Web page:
Mixed states and the density matrix

        Introducing the idea of mixed states to describe how quantum mechanical systems interact with the rest of the complex world around us, and the notation and use of the density matrix to describe and manipulate these.

        Quantum measurement and quantum information

        Introducing the no-cloning theorem, quantum cryptography, quantum entanglement and the basic ideas of quantum computing and teleportation, and returning to the idea of measurement in quantum mechanics, including the surprising results of Bell’s inequalities.

        Interpretation of quantum mechanics

        A brief introduction to some of the different approaches to the difficult problem of understanding what quantum mechanics really means!


        The course is designed to build on a first course on quantum mechanics at the junior or senior college level, so students should have at least that background. The material here is specifically matched to follow on from the Stanford Online QMSE-01 "Quantum Mechanics for Scientists and Engineers" class, and all the material from that class is provided as background in the online course materials here. No additional background beyond that class is presumed here.


        David Miller

        David Miller is the W. M. Keck Foundation Professor of Electrical Engineering and, by Courtesy, Professor of Applied Physics, both at Stanford University. He received his B. Sc. and Ph. D. degrees in Physics in Scotland, UK from St. Andrews University and Heriot-Watt University, respectively. Before moving to Stanford in 1996, he worked at AT&T Bell Laboratories for 15 years. His research interests have included physics and applications of quantum nanostructures, including invention of optical modulator devices now widely used in optical fiber communications, and fundamentals and applications of optics and nanophotonics. He has received several awards and honorary degrees for his work, holds over 70 US Patents, is a Fellow of many major professional societies in science and engineering, including IEEE, APS, OSA, the Royal Society of London, and the Royal Society of Edinburgh, and is a member of both the National Academy of Sciences and the National Academy of Engineering in the US. He has taught quantum mechanics at Stanford for more than 10 years to a broad range of students ranging from physics and engineering undergraduates to graduate engineers and scientists in many disciplines.


        Do I need to buy a textbook?

        You do not need to buy a textbook; the course is self-contained. My book “Quantum Mechanics for Scientists and Engineers” (Cambridge, 2008) is an optional additional resource for the course. It follows essentially the same syllabus, has additional problems and exercises, allows you to go into greater depth on some ideas, and also contains many additional topics for further study.

        How much of a time commitment will this course be?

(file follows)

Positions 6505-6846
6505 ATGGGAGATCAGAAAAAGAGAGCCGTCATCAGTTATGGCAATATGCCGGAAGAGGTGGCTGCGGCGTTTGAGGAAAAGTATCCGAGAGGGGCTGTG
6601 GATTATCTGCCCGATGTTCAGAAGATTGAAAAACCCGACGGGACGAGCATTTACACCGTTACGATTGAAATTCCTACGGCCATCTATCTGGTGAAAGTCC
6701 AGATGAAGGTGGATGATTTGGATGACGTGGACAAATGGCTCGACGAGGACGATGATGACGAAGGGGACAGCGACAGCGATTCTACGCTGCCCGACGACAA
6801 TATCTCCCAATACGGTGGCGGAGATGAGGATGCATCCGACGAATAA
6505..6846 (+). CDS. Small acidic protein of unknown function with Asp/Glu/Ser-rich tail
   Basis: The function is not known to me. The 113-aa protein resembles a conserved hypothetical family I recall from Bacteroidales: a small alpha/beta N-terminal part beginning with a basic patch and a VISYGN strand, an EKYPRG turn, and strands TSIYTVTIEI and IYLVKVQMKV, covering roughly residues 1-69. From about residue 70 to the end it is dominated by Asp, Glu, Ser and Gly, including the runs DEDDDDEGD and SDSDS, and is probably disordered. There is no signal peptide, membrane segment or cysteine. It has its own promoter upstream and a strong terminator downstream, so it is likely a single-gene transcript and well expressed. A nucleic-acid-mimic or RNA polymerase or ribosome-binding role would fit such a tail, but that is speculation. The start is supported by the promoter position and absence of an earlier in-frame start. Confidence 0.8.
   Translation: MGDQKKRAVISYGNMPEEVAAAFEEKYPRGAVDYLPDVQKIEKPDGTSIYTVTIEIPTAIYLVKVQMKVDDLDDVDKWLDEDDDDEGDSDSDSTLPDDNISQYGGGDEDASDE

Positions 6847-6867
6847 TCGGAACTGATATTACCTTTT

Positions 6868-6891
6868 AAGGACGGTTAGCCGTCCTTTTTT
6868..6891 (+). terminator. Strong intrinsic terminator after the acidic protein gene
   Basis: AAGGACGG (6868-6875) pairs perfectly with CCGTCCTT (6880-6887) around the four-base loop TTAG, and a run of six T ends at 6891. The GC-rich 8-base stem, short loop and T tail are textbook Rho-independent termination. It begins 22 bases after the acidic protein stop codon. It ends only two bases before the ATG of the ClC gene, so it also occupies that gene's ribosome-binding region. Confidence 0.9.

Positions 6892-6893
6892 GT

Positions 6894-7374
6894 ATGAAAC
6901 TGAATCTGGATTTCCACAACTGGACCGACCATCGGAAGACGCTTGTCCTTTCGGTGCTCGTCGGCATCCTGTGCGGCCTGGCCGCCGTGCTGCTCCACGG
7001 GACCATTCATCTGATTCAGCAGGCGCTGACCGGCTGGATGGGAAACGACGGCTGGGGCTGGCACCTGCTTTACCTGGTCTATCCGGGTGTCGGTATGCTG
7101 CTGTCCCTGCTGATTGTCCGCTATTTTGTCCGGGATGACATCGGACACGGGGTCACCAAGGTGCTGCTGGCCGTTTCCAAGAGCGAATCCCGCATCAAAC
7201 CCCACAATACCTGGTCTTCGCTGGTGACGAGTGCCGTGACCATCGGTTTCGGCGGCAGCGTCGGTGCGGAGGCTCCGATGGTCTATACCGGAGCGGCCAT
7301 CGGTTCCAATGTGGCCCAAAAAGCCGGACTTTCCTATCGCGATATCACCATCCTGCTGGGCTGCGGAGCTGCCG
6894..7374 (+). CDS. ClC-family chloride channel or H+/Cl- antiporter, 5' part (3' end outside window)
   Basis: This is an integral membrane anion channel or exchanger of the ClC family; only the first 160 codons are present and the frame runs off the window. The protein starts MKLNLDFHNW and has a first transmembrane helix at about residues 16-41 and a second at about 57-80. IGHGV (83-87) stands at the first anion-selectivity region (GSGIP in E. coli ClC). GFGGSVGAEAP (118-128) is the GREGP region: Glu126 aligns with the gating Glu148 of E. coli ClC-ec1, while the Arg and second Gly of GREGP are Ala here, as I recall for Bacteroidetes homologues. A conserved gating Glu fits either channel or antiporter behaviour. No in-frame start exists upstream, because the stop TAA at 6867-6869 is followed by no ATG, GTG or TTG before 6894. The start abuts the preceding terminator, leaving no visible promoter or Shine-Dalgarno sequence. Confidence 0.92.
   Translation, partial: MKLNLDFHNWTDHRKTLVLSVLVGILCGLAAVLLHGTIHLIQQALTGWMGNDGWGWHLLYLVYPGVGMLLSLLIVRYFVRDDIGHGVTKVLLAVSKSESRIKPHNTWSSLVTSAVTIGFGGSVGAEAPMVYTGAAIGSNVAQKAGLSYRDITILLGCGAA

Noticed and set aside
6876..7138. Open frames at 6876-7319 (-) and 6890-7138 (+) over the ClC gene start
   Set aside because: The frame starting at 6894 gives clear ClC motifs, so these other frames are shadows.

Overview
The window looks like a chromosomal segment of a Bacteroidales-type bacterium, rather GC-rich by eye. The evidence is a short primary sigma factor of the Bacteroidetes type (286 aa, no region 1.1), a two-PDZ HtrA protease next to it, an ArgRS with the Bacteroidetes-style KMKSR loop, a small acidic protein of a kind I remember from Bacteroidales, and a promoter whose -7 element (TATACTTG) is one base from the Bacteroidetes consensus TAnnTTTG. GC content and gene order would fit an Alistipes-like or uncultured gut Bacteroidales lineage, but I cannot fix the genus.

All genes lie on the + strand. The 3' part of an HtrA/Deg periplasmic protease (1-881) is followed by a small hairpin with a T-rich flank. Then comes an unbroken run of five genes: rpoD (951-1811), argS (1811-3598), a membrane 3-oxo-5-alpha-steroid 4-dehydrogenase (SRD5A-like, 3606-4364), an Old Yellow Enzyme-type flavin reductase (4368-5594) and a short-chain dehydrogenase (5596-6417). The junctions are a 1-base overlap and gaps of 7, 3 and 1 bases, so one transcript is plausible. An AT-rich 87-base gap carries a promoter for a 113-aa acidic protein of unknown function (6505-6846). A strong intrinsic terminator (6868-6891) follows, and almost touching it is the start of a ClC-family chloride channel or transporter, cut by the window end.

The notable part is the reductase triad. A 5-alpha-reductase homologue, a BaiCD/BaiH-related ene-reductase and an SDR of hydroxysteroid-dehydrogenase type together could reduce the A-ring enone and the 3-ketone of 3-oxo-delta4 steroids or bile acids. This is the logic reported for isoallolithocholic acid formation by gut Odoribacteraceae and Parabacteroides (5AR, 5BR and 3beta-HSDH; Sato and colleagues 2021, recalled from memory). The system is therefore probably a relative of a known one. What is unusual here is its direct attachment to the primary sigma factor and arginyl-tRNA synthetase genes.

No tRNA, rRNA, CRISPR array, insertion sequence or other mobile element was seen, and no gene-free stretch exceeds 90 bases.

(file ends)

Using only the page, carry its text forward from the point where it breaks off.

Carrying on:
You should expect this course to require 7 – 10 hours of work per week.

        Does this course carry any kind of Stanford University credit?


        Will I get a Statement of Accomplishment?

        Yes, students who score at least 70% will pass the course and receive a Statement of Accomplishment. Students who score at least 90% will receive a Statement of Accomplishment with distinction.

        We recommend taking this course on a standard computer using Google Chrome as your internet browser. We are not yet optimized for mobile devices.

        Quantum Mechanics for Scientists and Engineers 2  Course Image

        Introduction to Cryptography

        Monday, January 4, 2016 to Wednesday, March 16, 2016


        Cryptography is an indispensable tool for protecting information in computer systems. This introduction to the basic theory and practice of cryptographic techniques used in computer security will explore the inner workings of cryptographic primitives and how to use them correctly.


        Topics Include

        • Encryption (single and double key)
        • Pseudo-random bit generation
        • Authentication
        • Electronic commerce (anonymous cash, micropayments)
        • Key management, PKI, zero-knowledge protocols


        There will be three written homework assignments and two programming projects. Final placement in the class will be determined by the following formula:

        0.35 H + 0.35 P + 0.3 F


        • H is your average score on the four written homework assignments.
        • P is the weighted average grade on the two programming projects.
        • F is your final exam score.


        • Dan Boneh ProfessorComputer Science and Electrical Engineering




        The course is self-contained, however a basic understanding of probability theory and modular arithmetic will be helpful. The course is intended for advanced undergraduates and masters students.

        Tuition & Fees

        For course tuition, reduced tuition (SCPD member companies and United States Armed forces), and fees, please click Tuition & Fees.

        Introduction to Cryptography